After the Toledo eruption, residual magma in the collapsed magma chamber continued oozing to the surface, periodically erupting pumice that fell to the surface downwind. This mixed with stream deposits to form the Pueblo Canyon Member. Both the Pueblo Canyon Member and the lava domes within the caldera that erupted the pumice are grouped into the Cerro Toledo Formation.
1.25 million years ago, another ginormous eruption empied the magma chamber again. This produced the Valles caldera, which obscures most of the older Toledo caldera. The ash flows from this eruption were deposited as the Tshirege Member of the Bandelier Tuff.
I go back to my car, drive a little further on, miss my trail head, come back and park opposite it as far off the highway as I can manage. This time I find the right trail.
I don’t understand the bullet holes. I suspect beer is involved. (Evil Kent: “Nice grouping.”)
The trail crosses the mesa and then descends.
Geologists have divided up the Tshirege Member ito several beds, which likely represent individual pulses of the eruption. We are hiking here on the upper surface of the “C” bed (or QTb 2 bed; there is more than one scheme published.)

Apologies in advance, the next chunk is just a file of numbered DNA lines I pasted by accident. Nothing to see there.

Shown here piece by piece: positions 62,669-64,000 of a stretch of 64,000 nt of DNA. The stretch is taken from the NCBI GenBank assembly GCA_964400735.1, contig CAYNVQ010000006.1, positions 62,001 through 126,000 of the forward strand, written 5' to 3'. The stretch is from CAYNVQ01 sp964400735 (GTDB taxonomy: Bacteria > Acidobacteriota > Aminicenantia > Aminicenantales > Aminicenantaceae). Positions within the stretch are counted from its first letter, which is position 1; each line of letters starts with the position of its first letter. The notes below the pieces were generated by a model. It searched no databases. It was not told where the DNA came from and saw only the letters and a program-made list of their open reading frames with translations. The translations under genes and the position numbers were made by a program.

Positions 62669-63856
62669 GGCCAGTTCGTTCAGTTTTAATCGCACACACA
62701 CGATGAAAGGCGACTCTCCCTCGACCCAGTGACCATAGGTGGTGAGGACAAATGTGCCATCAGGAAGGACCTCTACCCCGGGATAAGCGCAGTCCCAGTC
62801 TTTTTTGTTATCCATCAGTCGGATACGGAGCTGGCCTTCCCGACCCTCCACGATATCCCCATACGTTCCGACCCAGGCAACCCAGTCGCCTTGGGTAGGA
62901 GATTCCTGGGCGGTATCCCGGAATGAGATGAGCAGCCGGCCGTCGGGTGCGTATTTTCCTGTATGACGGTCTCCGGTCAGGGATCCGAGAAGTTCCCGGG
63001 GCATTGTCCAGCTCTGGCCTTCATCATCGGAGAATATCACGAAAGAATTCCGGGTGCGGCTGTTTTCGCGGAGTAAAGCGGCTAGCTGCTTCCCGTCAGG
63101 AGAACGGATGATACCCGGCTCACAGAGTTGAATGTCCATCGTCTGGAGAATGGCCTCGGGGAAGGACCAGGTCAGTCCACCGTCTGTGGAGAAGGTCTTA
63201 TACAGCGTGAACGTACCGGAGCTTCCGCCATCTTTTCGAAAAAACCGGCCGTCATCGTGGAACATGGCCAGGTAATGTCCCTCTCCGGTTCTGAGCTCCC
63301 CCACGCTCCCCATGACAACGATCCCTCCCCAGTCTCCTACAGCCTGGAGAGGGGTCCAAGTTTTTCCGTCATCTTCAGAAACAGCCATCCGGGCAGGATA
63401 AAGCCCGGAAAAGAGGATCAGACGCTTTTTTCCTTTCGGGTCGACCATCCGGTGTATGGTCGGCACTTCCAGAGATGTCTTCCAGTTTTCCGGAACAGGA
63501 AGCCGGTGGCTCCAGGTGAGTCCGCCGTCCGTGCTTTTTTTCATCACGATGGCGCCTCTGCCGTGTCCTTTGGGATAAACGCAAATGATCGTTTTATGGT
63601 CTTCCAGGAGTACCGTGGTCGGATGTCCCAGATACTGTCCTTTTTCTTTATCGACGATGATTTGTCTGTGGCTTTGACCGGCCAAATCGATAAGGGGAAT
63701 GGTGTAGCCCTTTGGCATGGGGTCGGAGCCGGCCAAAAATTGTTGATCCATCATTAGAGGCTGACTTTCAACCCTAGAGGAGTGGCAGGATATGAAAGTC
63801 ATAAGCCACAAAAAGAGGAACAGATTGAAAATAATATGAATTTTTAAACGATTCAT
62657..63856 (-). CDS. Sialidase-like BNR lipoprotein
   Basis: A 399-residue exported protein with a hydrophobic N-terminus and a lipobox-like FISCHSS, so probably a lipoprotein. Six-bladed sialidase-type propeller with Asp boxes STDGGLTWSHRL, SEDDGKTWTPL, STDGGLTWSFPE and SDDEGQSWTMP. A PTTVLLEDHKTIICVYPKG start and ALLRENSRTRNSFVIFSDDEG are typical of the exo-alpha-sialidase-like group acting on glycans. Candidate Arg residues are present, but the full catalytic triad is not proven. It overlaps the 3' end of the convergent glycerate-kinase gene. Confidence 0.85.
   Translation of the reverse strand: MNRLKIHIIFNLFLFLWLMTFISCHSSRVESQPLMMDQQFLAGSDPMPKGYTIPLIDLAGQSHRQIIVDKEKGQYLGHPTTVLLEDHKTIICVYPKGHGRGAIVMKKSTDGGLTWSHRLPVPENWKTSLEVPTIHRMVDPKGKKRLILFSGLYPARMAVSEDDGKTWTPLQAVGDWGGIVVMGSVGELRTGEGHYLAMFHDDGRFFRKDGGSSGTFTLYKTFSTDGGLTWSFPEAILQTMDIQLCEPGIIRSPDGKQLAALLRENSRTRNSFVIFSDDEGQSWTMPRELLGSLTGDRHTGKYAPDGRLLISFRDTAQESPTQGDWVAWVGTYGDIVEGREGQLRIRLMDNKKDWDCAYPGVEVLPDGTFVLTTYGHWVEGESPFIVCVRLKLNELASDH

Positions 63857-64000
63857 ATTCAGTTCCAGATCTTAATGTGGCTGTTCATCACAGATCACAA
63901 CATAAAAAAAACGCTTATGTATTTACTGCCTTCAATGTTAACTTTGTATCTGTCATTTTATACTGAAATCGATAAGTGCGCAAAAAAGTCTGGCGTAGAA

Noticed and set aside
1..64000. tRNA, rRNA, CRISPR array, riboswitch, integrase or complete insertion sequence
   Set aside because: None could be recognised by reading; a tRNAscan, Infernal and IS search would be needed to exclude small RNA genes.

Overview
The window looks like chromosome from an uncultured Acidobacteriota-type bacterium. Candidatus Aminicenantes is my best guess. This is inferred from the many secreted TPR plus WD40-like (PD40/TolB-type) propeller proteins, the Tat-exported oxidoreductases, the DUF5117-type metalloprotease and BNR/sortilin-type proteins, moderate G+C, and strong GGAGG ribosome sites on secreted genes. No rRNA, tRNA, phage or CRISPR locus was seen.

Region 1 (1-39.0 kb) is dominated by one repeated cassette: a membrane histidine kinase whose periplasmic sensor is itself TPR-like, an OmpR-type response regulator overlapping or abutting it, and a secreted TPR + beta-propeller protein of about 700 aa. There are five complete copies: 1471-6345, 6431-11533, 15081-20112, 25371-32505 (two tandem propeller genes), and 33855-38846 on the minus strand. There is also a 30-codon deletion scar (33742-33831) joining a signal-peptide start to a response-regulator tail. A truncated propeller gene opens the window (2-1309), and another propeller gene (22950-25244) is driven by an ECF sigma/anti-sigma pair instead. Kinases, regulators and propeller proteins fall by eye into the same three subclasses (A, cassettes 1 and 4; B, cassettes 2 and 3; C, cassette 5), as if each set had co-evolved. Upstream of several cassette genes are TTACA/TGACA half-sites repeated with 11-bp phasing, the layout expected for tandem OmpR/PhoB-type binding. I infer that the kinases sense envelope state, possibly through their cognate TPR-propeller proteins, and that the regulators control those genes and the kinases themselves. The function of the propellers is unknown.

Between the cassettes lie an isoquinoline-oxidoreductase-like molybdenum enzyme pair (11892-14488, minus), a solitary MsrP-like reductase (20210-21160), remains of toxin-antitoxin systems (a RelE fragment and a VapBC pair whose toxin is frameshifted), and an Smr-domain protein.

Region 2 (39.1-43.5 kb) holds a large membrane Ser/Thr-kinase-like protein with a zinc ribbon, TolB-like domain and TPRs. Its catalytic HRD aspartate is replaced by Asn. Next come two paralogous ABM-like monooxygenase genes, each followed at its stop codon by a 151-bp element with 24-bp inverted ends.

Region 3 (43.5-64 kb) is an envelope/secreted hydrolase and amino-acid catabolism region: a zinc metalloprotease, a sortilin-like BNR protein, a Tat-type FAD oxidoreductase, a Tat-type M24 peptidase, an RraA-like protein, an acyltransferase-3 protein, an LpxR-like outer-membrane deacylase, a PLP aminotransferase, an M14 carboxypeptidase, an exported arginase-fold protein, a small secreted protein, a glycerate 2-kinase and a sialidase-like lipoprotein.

The trail is obviously maintained.
Close view of C unit beds. You can see bits of pumice, caught up in the ash flow, that were softened and flattened as the ash congealed on the surface. This indicates that this is a welded tuff, where the ash was still partially molten and the individual ash fragments glommed on to each other.
Further down, we enter the “B” bed (or QTb 1). The flow is a more gray color and appears to be unwelded.
If I can trust what I Googled up, the Camp Hamilton trail was part of the Los Alamos Boys’ School that preceded the modern community. The trail led to a cabin in the bottom of the canyon (Pueblo Canyon) that was used for winter adventuring. The marks here do not look like Native American symbols but are very plausible as Boys’ School marks.
The trail is deeply etched in places.
Here we come out on the top of the A bed (or lower QTb 1 bed). The GPS coordinates are a bit off; GPS does not always function well near cliffs or in canyons.
The top of the A bed is often marked by a shelf or a deep notch in the side of cliffs. Oddly, it is not thought that this is a separate flow from the B bed; the tuff below and above is identical chemically and texturally, differing only in that the tuff below has devitrified (the glass has crystallized) while the tuff above still consists of microscopic glassy shards. This boundary is thought to have developed after the flow settled to the surface, due to subtleties of the chemical effects of residual gas within the flow.